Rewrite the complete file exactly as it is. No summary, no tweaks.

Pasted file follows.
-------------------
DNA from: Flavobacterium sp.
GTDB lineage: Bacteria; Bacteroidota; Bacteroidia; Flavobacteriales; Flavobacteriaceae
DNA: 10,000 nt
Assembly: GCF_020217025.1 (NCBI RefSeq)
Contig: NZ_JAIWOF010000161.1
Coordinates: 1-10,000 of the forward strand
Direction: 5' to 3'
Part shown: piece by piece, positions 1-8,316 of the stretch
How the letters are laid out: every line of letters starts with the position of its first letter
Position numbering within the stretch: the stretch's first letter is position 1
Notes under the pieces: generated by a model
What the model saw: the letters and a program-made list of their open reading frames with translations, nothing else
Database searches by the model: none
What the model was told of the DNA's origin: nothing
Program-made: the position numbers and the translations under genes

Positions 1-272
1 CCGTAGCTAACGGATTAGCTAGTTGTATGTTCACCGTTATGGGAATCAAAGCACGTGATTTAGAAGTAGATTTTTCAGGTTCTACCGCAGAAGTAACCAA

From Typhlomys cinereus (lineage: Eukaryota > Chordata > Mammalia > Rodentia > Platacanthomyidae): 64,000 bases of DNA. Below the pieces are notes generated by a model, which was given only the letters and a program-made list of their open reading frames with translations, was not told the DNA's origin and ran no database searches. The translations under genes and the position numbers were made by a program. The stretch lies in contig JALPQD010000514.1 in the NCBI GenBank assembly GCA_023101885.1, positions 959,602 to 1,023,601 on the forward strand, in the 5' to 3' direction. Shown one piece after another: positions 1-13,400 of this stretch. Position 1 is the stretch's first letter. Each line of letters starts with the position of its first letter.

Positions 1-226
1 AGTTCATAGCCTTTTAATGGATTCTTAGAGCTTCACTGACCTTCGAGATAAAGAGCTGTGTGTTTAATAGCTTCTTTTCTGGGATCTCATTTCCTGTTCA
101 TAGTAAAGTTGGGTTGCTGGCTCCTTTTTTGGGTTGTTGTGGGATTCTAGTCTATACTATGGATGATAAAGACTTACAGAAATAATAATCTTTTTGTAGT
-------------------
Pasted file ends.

DNA from: Flavobacterium sp.
GTDB lineage: Bacteria; Bacteroidota; Bacteroidia; Flavobacteriales; Flavobacteriaceae
DNA: 10,000 nt
Assembly: GCF_020217025.1 (NCBI RefSeq)
Contig: NZ_JAIWOF010000161.1
Coordinates: 1-10,000 of the forward strand
Direction: 5' to 3'
Part shown: piece by piece, positions 1-8,316 of the stretch
How the letters are laid out: every line of letters starts with the position of its first letter
Position numbering within the stretch: the stretch's first letter is position 1
Notes under the pieces: generated by a model
What the model saw: the letters and a program-made list of their open reading frames with translations, nothing else
Database searches by the model: none
What the model was told of the DNA's origin: nothing
Program-made: the position numbers and the translations under genes

Positions 1-272
1 CCGTAGCTAACGGATTAGCTAGTTGTATGTTCACCGTTATGGGAATCAAAGCACGTGATTTAGAAGTAGATTTTTCAGGTTCTACCGCAGAAGTAACCAA

From Typhlomys cinereus (lineage: Eukaryota > Chordata > Mammalia > Rodentia > Platacanthomyidae): 64,000 bases of DNA. Below the pieces are notes generated by a model, which was given only the letters and a program-made list of their open reading frames with translations, was not told the DNA's origin and ran no database searches. The translations under genes and the position numbers were made by a program. The stretch lies in contig JALPQD010000514.1 in the NCBI GenBank assembly GCA_023101885.1, positions 959,602 to 1,023,601 on the forward strand, in the 5' to 3' direction. Shown one piece after another: positions 1-13,400 of this stretch. Position 1 is the stretch's first letter. Each line of letters starts with the position of its first letter.

Positions 1-226
1 AGTTCATAGCCTTTTAATGGATTCTTAGAGCTTCACTGACCTTCGAGATAAAGAGCTGTGTGTTTAATAGCTTCTTTTCTGGGATCTCATTTCCTGTTCA
101 TAGTAAAGTTGGGTTGCTGGCTCCTTTTTTGGGTTGTTGTGGGATTCTAGTCTATACTATGGATGATAAAGACTTACAGAAATAATAATCTTTTTGTAGT